Receiver Mohamed Sanu was the victim of a practical joke on Thursday night when someone called him pretending to be from the Cincinnati Bengals intending to draft him with the 27th pick. The Bengals wound up taking the Rutgers product in the third round and there were no hard feelings toward the kid who had pranked Sanu.

But Sanu isn’t the first athlete to be the target of a hoax.

Here’s a look back at 10 other athletes who fell victim:


He’s known as a bit of a jokester, so Shaq got a served some of his own medicine in 2009 following a practice. Suns’ forward Lou Amundson filled Shaq’s car with pink packing peanuts. It was done as revenge for Shaq supposedly stealing Amundson’s bicycle from its spot over the course of the season.


Ashton Kutcher’s MTV show ‘Punk’d’  took on the Mavericks’ forward in 2005 by sending an adoring young fan into the restaurant seeking an autograph. And then having him return to interrupt Dirk’s dinner again with some more paraphernalia for him to sign. Nowitzki had a heart and the patience to deal with the kid for quite a while before he cut him off to the dismay of the kid and his waiting mother. After some pressure, Dirk agreed to continue the signature fest. “You might be the nicest guy in the NBA,” a member of his dinner party says.


In 1988, the Dodgers’ slugger had issues with a practical joke perpetrated by his new teammates who put eye-black inside of his hat that left a black mark on Gibson’s forehead. He took exception to the prank, and left the clubhouse in protest before the team’s exhibition game against the Chunichi Dragons. Years later, Gibson, now manager of the Diamondbacks, was in better spirits when his team all wore ties for a flight that featured pictures of Gibson. ”I’ll pick a good opportunity,” Gibson said about reliever J.J. Putz, who orchestrated the whole thing. “I’ll get him. If he keeps getting guys out, he can prank me all he wants.”


Babe Ruth was notorious as a lovable prankster, and he pulled off one of his best stunts in 1929 on his new teammate, Ed Wells. Ruth invited Wells to go on a double date with him, but when they arrived to pick up the ladies, someone else greeted them, accusing Ruth of committing adultery with his wife. He then shot a blank from his gun at Ruth, who pretended to be hit. Wells took of running, and the Yankees all carried on the ruse for days that Ruth was on his deathbed. Even after Wells was filled in — after passing out — he reportedly never had a sense of humor about the encounter.


Moe Drabowsky might not be a household name, but the former journeyman pitcher was one of the best practical jokers in MLB history. In one of his most memorable stunts, he called the Kansas City bullpen during a game to get his teammate Krausse up and loose, pretending that Krausse was going to be coming into the game. Then, minutes later, Drabowsky informed the bullpen to have Krausse sit back down, and he wasn’t entering the game. Earlier in his career, Drabowsky used a wheelchair to get to first base after he was hit by a pitch.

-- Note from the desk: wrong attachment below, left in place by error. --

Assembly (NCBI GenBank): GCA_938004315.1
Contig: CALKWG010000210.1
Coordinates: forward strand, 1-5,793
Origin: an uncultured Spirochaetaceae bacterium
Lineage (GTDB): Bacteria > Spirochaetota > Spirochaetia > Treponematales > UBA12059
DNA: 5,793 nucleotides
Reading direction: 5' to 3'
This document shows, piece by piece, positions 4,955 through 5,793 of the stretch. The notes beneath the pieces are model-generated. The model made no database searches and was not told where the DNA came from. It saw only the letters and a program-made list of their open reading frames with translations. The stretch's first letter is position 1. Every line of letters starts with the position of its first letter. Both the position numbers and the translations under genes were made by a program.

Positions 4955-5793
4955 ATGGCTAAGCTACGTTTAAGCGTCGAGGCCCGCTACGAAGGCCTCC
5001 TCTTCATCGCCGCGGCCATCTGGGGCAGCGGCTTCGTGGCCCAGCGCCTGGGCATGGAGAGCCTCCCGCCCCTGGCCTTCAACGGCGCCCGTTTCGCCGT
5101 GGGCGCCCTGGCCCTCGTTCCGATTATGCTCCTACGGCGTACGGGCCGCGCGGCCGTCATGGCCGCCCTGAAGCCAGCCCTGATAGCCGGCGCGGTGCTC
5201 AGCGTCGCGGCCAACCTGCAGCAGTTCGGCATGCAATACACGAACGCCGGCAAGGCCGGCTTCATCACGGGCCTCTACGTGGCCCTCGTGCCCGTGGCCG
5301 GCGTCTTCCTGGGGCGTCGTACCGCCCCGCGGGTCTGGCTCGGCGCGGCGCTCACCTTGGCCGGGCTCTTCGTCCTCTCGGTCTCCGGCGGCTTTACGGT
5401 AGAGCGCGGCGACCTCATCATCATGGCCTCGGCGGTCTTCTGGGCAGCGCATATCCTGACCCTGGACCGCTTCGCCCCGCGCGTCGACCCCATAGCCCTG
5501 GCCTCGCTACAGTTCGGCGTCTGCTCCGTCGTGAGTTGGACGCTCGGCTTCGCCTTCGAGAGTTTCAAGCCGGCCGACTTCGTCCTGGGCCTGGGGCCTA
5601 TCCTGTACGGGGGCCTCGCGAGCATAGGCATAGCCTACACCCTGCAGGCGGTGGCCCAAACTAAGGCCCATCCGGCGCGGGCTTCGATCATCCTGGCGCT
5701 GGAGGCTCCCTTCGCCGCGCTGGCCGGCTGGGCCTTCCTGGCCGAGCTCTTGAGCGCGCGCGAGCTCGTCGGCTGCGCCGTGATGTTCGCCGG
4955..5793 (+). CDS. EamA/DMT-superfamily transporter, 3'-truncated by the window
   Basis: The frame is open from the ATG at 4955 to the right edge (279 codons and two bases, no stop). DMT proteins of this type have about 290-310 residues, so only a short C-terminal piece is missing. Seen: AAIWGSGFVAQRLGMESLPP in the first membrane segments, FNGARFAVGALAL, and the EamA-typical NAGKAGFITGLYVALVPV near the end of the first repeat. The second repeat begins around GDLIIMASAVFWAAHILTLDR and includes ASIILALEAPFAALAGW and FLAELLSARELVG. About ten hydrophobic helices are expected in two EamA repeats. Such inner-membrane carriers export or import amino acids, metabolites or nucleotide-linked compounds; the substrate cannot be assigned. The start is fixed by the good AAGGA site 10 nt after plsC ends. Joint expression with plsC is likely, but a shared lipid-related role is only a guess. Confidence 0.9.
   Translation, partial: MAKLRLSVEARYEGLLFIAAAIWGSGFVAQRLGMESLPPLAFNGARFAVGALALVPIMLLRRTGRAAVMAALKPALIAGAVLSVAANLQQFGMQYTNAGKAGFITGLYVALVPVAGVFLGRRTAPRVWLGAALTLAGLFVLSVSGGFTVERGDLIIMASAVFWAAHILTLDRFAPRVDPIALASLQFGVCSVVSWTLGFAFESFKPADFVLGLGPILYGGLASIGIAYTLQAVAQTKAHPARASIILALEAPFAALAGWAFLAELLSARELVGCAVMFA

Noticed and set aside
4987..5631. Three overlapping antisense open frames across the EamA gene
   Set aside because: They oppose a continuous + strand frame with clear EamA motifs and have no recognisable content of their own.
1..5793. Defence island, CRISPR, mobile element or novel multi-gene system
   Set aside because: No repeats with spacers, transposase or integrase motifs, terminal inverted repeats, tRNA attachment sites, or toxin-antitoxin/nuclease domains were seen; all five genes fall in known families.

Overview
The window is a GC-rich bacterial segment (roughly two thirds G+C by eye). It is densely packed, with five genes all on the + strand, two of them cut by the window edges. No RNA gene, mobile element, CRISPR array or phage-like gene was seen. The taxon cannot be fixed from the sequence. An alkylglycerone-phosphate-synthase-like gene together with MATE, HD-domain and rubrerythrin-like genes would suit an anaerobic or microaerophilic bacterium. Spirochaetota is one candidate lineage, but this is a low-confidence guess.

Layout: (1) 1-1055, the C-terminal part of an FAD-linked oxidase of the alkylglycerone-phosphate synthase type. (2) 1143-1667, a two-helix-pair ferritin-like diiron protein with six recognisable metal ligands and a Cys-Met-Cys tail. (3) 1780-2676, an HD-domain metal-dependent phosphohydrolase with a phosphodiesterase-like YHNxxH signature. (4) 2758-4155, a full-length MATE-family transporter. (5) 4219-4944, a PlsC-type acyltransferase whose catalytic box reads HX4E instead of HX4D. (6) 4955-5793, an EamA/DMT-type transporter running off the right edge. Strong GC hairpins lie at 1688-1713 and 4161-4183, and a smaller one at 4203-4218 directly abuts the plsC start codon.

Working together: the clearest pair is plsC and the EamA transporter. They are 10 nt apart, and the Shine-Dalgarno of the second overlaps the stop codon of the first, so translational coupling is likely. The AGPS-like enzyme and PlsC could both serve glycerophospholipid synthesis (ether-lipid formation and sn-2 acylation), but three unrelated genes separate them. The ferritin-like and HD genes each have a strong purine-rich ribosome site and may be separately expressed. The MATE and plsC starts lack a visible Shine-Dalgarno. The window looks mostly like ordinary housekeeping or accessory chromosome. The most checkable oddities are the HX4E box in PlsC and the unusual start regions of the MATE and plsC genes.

It’s one of the league’s worst moments in recent years, and it all started as a practical joke. Wizards’ star Gilbert Arenas pulled a gun on teammate Javaris Crittenton in 2010 after a locker room dispute escalated. ”I know Gilbert is a good guy,” Pacers guard T.J. Ford said. “I don’t think, like he said in his statement, that he was trying to hurt anybody.” Most people didn’t have a sense of humor about the incident, and the Wizards parted ways with Arenas later that year via trade.


Soccer player Michael Harrington was the victim of an innocent April Fools’ Day prank orchestrated by his Kansas City Wizards’ teammates in 2010. They told Harrington that Maxim magazine was doing a photo shoot that required him to dress up like a cat. Cameramen shot Harrington from all angles, purring and pawing around the field, and his teammates watched the footage later on.


The British sprinter had a revolutary idea last year: He asked eBay to fund his Olympic quest. But when the auction ended, the winner didn’t come forward, and it appears that it was all for naught. “For me personally, I wouldn’t be missing about with someone’s career but there are certain people out there who like to mess things up.” In the meantime, Ellington forged on, preparing for the Summer Olympic Games. He said he has other backers lined up, and he’s not seeing the auction’s disappointing end distract him.


Ellington isn’t the only Olympian to fall victim to a prank leading up to an Olympics. Back in 2008, New Zealand relay swimmer Orinoco Faamausili-Banse-Prince fell for a practical joke of teammate Matt Herring: “He texted me and said: ‘I’ve got some bad news.’ I was preparing myself for the worst, then he texted back and said ‘just kidding.’” With so much on the line leading up to the world’s biggest games, even a small prank can have damaging effects. But Faamausili-Banse-Prince shook it off.


Beware of the perils of social media. Matt Cochran’s college football recruitment included YouTube videos and some interaction via social networking. After Cochran’s teammate Aziz Shittu signed onto Cochran’s Facebook account and posted that he had committed to Auburn this winter, all hell broke loose. ”I found out two hours after he did it,” said Cochran. “It was kind of funny. But it was a mess for a little while.” Especially after Cochran really committed to play with the California Golden Bears. Good joke? You decide.

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